Builders have been putting up fewer homes: Housing starts were severely depressed from 2009 through 2011 and have only recently rebounded off of those low levels. Consequently, there’s been much less new home inventory being added to the market at a time when demand (boosted by increases in household formation) is picking up. If more homes are held off the market—for any of the five reasons above—you can bet that builders will move in to fill the void.
Many of these factors that have been dragging down inventory aren’t signs of “normal” or “healthy” housing markets—but then, we probably haven’t had a normal market for around a decade now. If anything, declining inventory shows that normal supply-and-demand dynamics are returning, which is an important step towards putting a floor under home prices and giving markets time to get back to health.
Posted by CSF - at 5:49 AM
Friday, January 25, 2013
5 Risks the World Economies Face
Posted by CSF - at 5:37 AM
Wednesday, January 23, 2013
Consumer Loans Continue to Decline as of Q3 2012 Except for Student Loans
In spite a reduction in consumer borrowing student loans continue to increase. I am sure it is some type of "can't find a job then go to school" coupled with the cost of college is increasing. By the way, serious delinquency, that is 90+ dpd (days past due) is now over 10%. Fairly serious delinquency problems. What happens when the students graduate and they cannot find a job? What happens when they pay too much for college and they cannot afford the debt? When happens when they graduate in a major they do not like? A lot to think about before one takes on that much debt. This article is from the NY Federal Reserve Bank:
In its latest Quarterly Report on Household Debt and Credit, the Federal Reserve Bank of New York announced that in the third quarter, non-real estate household debt jumped 2.3 percent to $2.7 trillion. The increase was due to a boost in student loans ($42 billion), auto loans ($18 billion) and credit card balances ($2 billion).
The Quarterly Report on Household Debt and Credit is based on data from the New York Fed’s Consumer Credit Panel, a nationally representative random sample drawn from Equifax credit report data. During the third quarter of 2012, total consumer indebtedness shrank $74 billion to $11.31 trillion, a 0.7 percent decrease from the previous quarter. The reduction in overall debt is attributed to a decrease in mortgage debt ($120 billion) and home equity lines of credit ($16 billion), despite mortgage originations increasing for a fourth consecutive quarter.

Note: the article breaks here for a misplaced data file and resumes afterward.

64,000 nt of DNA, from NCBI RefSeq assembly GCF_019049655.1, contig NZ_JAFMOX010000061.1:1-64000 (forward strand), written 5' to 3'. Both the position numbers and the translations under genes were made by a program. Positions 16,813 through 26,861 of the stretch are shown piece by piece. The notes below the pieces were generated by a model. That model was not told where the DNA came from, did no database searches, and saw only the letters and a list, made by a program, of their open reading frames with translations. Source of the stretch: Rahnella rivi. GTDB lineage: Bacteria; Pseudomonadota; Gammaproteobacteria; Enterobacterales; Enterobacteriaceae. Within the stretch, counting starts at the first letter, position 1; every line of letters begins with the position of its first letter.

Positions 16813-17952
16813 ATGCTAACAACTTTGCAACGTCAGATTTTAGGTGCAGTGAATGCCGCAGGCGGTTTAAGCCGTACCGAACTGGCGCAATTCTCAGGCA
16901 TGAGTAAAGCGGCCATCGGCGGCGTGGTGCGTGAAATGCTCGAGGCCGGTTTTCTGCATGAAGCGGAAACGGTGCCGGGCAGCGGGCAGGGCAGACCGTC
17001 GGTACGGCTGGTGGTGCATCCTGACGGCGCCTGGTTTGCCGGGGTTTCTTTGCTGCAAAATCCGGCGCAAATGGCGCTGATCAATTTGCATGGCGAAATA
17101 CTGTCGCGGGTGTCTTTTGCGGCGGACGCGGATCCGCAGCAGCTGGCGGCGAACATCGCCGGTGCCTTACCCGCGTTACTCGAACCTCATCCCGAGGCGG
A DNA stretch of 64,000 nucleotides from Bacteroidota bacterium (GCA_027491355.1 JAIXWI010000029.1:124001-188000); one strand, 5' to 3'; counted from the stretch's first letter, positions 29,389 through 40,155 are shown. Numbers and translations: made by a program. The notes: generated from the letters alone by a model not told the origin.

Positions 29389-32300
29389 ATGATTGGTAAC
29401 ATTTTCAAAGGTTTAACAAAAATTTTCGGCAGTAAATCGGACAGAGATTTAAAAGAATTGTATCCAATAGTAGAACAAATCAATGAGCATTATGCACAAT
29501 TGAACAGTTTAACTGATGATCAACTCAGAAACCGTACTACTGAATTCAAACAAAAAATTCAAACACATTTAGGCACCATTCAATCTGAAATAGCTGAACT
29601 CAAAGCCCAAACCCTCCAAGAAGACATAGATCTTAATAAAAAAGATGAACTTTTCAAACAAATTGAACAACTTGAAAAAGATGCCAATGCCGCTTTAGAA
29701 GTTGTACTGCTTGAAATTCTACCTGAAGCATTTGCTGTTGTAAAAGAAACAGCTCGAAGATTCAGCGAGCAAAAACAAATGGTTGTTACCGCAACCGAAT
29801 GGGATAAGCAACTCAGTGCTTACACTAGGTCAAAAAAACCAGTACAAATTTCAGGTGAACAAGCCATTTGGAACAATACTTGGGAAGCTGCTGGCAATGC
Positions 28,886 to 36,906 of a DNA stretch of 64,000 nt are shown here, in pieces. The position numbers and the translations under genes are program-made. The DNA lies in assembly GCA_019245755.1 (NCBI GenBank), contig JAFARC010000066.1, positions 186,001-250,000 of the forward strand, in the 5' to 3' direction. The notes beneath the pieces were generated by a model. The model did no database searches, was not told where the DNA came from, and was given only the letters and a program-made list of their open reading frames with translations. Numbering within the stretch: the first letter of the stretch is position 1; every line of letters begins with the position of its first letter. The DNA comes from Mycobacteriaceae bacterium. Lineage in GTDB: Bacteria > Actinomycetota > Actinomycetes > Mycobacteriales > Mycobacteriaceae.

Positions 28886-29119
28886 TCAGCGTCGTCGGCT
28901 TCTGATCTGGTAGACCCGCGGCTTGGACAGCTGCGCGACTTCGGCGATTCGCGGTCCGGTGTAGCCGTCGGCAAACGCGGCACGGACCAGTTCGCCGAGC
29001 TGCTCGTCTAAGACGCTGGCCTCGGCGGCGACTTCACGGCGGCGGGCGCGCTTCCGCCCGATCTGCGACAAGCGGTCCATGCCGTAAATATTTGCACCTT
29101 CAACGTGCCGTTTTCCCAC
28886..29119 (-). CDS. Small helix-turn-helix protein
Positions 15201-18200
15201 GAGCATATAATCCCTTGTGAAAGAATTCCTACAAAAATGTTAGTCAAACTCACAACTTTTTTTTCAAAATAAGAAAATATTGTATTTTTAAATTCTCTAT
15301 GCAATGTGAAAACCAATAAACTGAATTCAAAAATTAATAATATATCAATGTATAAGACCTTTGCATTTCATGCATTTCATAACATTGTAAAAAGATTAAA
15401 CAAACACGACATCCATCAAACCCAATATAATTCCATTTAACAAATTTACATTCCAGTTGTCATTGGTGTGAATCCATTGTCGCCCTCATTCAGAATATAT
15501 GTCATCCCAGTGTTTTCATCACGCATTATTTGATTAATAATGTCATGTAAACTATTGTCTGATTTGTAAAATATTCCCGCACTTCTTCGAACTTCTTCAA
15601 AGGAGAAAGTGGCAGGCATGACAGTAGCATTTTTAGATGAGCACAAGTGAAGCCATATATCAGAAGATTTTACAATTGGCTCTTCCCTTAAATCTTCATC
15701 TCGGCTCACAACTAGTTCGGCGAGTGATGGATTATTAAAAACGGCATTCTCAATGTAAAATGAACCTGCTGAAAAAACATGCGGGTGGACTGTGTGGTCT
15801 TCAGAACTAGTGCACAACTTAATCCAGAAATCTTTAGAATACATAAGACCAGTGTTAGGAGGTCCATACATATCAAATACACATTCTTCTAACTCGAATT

“The increase in mortgage originations, auto loans and credit card balances suggests that consumers are slowly gaining confidence in their financial position,” said Donghoon Lee, senior economist at the New York Fed. “As consumers feel more comfortable, they may start to make purchases that were previously delayed.”
Outstanding student loan debt now stands at $956 billion, an increase of $42 billion since last quarter. However, of the $42 billion, $23 billion is new debt while the remaining $19 billion is attributed to previously defaulted student loans that have been updated on credit reports this quarter.1 As a result, the percent of student loan balances 90+ days delinquent increased to 11 percent this quarter.2
Other highlights from the report include:
Outstanding auto loans ($768 billion) are the highest in nearly four years.
Auto loan balances increased for the sixth consecutive quarter.
Mortgage debt at $8.03 trillion is at its lowest level since 2006.
Delinquency rates for mortgages decreased from 6.3 percent to 5.9 percent.
HELOC delinquency rates remain high by historical standards (4.9 percent).
New foreclosures are returning to their pre-crisis levels, as about 242,000 consumers had a new foreclosure added to their credit report, the lowest in nearly six years.
Mortgage originations, which we measure as the appearance of new mortgages on consumer credit reports, rose to $521 billion, the fourth consecutive quarterly increase.
Posted by CSF - at 5:13 AM
Tuesday, January 22, 2013
Posted by CSF - at 6:36 AM
Monday, January 21, 2013
Posted by CSF - at 6:00 AM
Sunday, January 20, 2013
10 Trends to Watch in 2013
Posted by CSF - at 2:26 PM
Saturday, January 19, 2013
Dividend Paying Stocks Outperform Equities in Bull and Bear Markets
The article is in italics. The source of the article is the Business Insider, a good source of market information. The original research was done by Black Rock, always a good source of market information, and published in their weekly chart section.
Posted by CSF - at 5:21 AM
Wednesday, January 16, 2013
It is All About Making Money or "Things I Don't Care About"
Below is an article I recently found that basically echoes my sentiments. By the way, if you are looking for a good source of reliable information about the economy and markets spend some time paging through the The Big Picture by Barry Ritholtz.
1) Focus on the data (not the commentary);
2) Keep refining your process;
3) Eliminate bad or biased sources with extreme prejudice
• Who the next Treasury Secretary will be
• The Herbalife hedge fund battle
• 90% of Wall Street Research
• People who don’t believe in Evolution
• The Fiscal Cliff
• Dell Going Private
• Why Ben Bernake is going to cause hyper-inflation!
• 75% of what is on CNBC
• Any reality television
• Those QE and Gold cartoons from ExtraNormal
• Lance Armstrong’s doping
• What the European Central Bank will do next
• Nouriel Roubini’s parties
• Birthers, 9/11 Conspiracists, Global Warming Denialists
• Lindsay Lohan’s next movie/arrest/rehab visit
Posted by CSF - at 5:31 AM